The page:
Light-emitting polymer (LEP) technology from Cambridge Display Technology (CDT, Cambridge, England) may soon find its way into commercial flexible displays. DuPont (Anaheim, CA) and CDT entered into a two-year joint development agreement to supply plastic substrates coated with LEP material to electronics manufacturers in large volume within three years. CDT holds a patent on the LEP technology. Displays will initially be incorporated into products such as VCRs, CD players, mobile phones, lighted signs, and alarm clocks. LEP technology can be produced with existing manufacturing equipment, and still offer the low voltage benefits of traditional light-emitting diodes and the large area patternability associated with current LCDs. Phone: (302) 695-3332.
At the Design News webinar on June 27, learn all about aluminum extrusion: designing the right shape so it costs the least, is simplest to manufacture, and best fits the application's structural requirements.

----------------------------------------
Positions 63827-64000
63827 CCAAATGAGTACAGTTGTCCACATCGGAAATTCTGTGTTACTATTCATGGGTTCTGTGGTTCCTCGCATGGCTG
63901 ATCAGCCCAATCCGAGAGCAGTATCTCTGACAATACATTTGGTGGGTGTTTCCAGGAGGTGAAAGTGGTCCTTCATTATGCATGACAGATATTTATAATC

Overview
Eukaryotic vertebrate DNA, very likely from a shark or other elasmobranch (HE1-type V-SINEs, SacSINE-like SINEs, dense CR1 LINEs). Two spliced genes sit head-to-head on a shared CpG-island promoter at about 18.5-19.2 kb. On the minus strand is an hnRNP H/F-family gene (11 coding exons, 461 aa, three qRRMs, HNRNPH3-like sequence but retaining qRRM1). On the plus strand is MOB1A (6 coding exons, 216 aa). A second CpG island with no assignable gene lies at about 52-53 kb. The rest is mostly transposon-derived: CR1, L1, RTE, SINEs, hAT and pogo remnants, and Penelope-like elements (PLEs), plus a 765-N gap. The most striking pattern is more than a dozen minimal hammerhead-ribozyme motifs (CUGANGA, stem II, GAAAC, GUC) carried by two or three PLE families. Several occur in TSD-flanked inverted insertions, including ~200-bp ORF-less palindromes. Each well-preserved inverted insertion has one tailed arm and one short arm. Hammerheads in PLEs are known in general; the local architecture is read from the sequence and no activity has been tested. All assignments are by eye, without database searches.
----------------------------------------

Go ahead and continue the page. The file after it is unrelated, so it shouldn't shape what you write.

For industrial control applications, or even a simple assembly line, that machine can go almost 24/7 without a break. But what happens when the task is a little more complex? That’s where the “smart” machine would come in. The smart machine is one that has some simple (or complex in some cases) processing capability to be able to adapt to changing conditions. Such machines are suited for a host of applications, including automotive, aerospace, defense, medical, computers and electronics, telecommunications, consumer goods, and so on. This radio show will show what’s possible with smart machines, and what tradeoffs need to be made to implement such a solution.